Recessed ‘safety’ door handles also highlighted the car’s innovative aspirations, as did the advertised automatic transmission and diesel engine options. Comparisons with Citroën's large family car of the time were and remain unavoidable. In that comparison, the basic underpinnings of the 402 remained conventional, based on known technologies, and presumably were relatively inexpensive to develop and manufacture: it was Citroën that in 1934 had been forced to sell its car manufacturing business to its largest creditor. Sticking to a traditional separate chassis configuration also made it much easier for Peugeot's 402 to be offered with a wide range of different bodies.
The amount invested in developing the car and in tooling up to produce it, as well as the way in which it was priced, suggest that Peugeot always intended the 402 to be, by the standards of the time, a big seller. Nevertheless, it was also a big car, at the high end of the volume car market, and in advertising material of the time Peugeot evidently thought it important to highlight one or two tempting standard features, such as the twin windscreen wipers powered by their own electric motor, the (semaphore style) direction indicators, the clock included on the instrument panel, the twin sun visors and the switchable reserve section of the fuel tank.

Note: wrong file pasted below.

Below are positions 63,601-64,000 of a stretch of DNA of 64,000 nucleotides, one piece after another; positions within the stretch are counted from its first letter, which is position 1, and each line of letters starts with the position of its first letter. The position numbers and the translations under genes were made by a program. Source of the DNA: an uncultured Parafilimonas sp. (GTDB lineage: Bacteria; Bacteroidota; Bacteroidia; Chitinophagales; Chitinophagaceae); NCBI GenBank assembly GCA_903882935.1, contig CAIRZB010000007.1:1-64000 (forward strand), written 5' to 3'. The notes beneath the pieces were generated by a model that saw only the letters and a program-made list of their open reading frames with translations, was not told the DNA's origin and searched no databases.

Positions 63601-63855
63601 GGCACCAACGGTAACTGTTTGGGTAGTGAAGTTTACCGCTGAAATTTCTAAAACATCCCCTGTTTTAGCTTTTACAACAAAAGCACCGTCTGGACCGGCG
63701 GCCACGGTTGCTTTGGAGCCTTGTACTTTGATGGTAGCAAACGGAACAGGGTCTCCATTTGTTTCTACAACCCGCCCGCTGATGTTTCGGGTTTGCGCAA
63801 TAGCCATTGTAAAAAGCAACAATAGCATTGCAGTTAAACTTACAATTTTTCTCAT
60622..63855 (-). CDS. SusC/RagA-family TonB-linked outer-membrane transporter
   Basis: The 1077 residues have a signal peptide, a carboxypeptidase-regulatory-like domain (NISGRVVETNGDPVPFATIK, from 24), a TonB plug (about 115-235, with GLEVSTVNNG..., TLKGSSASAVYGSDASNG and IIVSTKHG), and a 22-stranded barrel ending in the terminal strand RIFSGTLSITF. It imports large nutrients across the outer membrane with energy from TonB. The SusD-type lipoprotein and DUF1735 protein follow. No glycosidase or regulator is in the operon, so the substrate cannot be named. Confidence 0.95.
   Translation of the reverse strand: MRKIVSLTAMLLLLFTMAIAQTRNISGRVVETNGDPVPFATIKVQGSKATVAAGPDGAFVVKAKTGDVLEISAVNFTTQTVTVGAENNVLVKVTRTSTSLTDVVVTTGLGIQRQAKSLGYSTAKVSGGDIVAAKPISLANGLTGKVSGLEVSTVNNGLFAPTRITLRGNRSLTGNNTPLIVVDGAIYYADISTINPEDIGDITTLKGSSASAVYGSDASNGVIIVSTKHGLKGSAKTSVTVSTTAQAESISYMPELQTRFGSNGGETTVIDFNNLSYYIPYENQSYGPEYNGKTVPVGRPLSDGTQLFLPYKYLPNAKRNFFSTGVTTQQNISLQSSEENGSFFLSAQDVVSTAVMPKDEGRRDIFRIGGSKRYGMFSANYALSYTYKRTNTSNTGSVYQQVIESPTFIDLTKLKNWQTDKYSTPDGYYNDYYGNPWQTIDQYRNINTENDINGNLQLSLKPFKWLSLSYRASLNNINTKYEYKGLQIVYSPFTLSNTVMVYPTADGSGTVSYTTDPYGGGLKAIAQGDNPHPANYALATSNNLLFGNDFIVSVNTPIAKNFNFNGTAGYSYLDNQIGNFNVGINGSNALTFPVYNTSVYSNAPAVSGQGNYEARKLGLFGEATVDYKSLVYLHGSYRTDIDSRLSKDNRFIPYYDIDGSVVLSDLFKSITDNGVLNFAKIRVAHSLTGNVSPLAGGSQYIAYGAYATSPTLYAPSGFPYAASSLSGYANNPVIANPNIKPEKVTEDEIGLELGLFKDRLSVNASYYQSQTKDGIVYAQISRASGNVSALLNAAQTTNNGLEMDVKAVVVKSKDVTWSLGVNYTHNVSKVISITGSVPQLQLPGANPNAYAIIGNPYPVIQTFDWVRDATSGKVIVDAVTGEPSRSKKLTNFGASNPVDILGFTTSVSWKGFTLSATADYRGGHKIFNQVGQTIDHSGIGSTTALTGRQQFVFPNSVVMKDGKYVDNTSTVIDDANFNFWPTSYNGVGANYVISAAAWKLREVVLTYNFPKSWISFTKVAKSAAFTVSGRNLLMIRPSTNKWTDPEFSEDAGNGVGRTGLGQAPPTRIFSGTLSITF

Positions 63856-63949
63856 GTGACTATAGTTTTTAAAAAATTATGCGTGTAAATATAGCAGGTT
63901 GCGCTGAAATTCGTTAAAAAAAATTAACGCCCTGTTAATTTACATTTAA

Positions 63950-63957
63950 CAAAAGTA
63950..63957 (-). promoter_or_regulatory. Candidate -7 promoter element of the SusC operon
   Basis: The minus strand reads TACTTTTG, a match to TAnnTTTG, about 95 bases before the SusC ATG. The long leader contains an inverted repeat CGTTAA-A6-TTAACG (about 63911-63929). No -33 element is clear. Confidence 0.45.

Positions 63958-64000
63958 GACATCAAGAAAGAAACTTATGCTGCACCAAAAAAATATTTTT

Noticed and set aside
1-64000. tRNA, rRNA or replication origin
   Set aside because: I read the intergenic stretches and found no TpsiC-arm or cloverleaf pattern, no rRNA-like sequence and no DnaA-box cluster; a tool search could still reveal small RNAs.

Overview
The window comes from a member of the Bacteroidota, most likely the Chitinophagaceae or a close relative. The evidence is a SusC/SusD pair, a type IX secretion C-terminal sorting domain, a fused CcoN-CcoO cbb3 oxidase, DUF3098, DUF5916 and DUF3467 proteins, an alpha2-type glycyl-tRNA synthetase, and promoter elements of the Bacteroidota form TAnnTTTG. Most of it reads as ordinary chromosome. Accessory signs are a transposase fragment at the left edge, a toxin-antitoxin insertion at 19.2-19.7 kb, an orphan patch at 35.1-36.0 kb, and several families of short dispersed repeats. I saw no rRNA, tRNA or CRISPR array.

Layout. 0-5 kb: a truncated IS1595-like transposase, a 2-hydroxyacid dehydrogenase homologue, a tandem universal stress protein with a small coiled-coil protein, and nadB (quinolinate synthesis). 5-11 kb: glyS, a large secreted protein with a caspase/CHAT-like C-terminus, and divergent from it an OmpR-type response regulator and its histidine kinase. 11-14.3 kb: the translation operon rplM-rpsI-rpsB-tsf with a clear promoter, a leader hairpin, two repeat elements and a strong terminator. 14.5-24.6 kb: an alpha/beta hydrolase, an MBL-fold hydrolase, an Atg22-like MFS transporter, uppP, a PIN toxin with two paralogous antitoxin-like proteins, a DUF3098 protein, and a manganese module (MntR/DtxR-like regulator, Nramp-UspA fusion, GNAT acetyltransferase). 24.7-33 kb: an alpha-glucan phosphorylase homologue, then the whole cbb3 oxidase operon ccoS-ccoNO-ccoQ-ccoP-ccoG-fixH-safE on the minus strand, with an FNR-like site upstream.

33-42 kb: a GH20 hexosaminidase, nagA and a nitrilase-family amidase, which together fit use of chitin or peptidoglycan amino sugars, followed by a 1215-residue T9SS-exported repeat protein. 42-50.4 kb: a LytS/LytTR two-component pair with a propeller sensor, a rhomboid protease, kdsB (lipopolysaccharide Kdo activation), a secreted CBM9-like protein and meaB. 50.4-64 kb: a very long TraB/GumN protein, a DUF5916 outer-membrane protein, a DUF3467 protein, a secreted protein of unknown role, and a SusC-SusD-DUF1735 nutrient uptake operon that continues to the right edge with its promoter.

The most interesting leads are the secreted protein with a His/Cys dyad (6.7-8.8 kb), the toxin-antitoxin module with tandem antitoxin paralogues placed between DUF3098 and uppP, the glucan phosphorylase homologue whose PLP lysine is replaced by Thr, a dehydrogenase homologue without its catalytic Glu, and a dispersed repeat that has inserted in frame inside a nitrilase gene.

Even by 1930s standards, the range of different 402 models based on the single chassis was large, comprising at one stage, by one estimate, sixteen different body types, from expensive steel bodied convertible cars, to family saloons which were among the most spacious produced in France.